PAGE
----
This paper provides a direct comparison between the Linear Matching Method (LMM) and the numerical procedures currently being employed within the Rolls-Royce Power Engineering (plc) Hierarchical Finite Element Framework (HFEF) for the assessment of shakedown and ratcheting behaviour. These numerical methods include the application of Direct Cyclic Analysis (DCA), utilised in an automated search procedure for load-interaction plot generation and the recently developed Hybrid procedure. The Hybrid procedure is based on a similar premise to the LMM in that the load history is decomposed into cyclic and constant components. The LMM allows for the direct evaluation of shakedown and ratchet limits to be obtained in a traditional Bree load interaction format, along with the subsequent maximum plastic strain range for low-cycle fatigue considerations. Three problems have been used for comparison in this paper; the classic Bree cylinder, a nozzle-in-sphere with a cold media injection transient typical of nuclear power plant loading and a pressurised two-bar structure for multi-axial failure analysis. The accuracy of each method has been verified using ABAQUS step-by-step inelastic analysis. The variations in the implementation strategies associated with each method have also been discussed along with computational efficiency and effectiveness, which show that the LMM has the significant potential to improve analysis speeds via obtaining the ratchet limit boundary directly for a specified level of cyclic loading, instead of conducting an iterative search procedure.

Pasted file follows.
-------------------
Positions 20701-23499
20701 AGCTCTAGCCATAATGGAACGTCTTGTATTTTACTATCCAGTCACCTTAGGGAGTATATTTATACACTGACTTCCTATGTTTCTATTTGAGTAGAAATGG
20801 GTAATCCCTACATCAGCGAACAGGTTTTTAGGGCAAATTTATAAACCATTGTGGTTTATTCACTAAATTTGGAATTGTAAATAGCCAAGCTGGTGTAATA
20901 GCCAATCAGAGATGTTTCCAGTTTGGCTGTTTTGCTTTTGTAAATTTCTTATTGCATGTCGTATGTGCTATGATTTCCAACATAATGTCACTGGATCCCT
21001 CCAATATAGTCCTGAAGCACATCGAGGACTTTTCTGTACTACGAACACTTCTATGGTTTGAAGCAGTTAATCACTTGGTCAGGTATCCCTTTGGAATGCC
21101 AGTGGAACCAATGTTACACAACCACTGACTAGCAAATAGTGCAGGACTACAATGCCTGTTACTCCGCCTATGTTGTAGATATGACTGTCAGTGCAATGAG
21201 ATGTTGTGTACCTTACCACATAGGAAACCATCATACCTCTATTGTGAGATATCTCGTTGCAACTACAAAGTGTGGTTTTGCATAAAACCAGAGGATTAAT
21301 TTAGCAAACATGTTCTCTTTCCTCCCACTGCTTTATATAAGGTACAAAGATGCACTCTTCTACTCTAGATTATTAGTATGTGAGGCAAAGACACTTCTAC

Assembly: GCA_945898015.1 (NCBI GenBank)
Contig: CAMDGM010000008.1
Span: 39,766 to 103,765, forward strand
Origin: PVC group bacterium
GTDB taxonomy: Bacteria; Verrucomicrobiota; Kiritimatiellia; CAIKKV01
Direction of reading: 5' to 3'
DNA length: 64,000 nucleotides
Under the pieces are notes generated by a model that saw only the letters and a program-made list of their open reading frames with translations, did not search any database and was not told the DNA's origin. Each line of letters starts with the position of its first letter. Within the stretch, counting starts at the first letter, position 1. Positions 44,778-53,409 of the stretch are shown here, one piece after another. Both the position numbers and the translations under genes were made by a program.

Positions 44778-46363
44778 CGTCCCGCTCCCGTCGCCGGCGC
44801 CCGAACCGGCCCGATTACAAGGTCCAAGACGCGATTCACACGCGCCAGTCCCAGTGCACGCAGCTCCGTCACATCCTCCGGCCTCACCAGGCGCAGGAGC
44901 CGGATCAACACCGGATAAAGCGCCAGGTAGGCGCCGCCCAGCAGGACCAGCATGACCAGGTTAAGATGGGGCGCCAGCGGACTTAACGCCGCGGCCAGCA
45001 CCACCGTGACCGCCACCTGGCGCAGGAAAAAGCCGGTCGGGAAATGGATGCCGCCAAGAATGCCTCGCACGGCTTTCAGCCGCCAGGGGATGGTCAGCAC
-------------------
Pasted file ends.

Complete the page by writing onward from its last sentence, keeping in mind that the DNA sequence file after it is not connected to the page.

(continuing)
|Number of pages||9|
|Journal||International Journal of Pressure Vessels and Piping|
|Early online date||18 Nov 2014|
|Publication status||Published - Jan 2015|
- ratchet limit
- linear matching method
- direct cyclic analysis